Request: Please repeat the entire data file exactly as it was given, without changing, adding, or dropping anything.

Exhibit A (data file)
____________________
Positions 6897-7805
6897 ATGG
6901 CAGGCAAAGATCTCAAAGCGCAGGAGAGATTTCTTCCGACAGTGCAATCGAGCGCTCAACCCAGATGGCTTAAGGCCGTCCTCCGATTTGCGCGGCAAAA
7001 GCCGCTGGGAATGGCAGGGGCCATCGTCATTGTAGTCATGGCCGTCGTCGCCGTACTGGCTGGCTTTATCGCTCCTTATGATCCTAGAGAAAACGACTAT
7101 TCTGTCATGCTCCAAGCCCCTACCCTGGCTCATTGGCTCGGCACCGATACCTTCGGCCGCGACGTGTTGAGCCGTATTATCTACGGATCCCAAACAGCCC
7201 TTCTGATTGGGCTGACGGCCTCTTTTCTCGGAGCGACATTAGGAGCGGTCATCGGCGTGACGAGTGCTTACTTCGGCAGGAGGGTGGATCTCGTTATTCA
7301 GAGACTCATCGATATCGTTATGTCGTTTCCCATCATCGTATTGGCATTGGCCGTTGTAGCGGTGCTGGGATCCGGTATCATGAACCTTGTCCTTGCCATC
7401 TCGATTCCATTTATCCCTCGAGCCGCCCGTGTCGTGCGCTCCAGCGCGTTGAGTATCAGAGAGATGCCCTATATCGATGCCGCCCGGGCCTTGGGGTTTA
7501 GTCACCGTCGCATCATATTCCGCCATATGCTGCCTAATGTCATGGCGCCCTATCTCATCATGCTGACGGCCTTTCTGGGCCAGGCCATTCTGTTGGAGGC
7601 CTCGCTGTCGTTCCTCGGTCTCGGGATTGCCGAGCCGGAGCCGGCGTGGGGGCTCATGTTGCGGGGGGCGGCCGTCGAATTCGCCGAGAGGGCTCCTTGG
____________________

Positions 6897-7805
6897 ATGG
6901 CAGGCAAAGATCTCAAAGCGCAGGAGAGATTTCTTCCGACAGTGCAATCGAGCGCTCAACCCAGATGGCTTAAGGCCGTCCTCCGATTTGCGCGGCAAAA
7001 GCCGCTGGGAATGGCAGGGGCCATCGTCATTGTAGTCATGGCCGTCGTCGCCGTACTGGCTGGCTTTATCGCTCCTTATGATCCTAGAGAAAACGACTAT
7101 TCTGTCATGCTCCAAGCCCCTACCCTGGCTCATTGGCTCGGCACCGATACCTTCGGCCGCGACGTGTTGAGCCGTATTATCTACGGATCCCAAACAGCCC
7201 TTCTGATTGGGCTGACGGCCTCTTTTCTCGGAGCGACATTAGGAGCGGTCATCGGCGTGACGAGTGCTTACTTCGGCAGGAGGGTGGATCTCGTTATTCA
7301 GAGACTCATCGATATCGTTATGTCGTTTCCCATCATCGTATTGGCATTGGCCGTTGTAGCGGTGCTGGGATCCGGTATCATGAACCTTGTCCTTGCCATC
7401 TCGATTCCATTTATCCCTCGAGCCGCCCGTGTCGTGCGCTCCAGCGCGTTGAGTATCAGAGAGATGCCCTATATCGATGCCGCCCGGGCCTTGGGGTTTA
7501 GTCACCGTCGCATCATATTCCGCCATATGCTGCCTAATGTCATGGCGCCCTATCTCATCATGCTGACGGCCTTTCTGGGCCAGGCCATTCTGTTGGAGGC
7601 CTCGCTGTCGTTCCTCGGTCTCGGGATTGCCGAGCCGGAGCCGGCGTGGGGGCTCATGTTGCGGGGGGCGGCCGTCGAATTCGCCGAGAGGGCTCCTTGG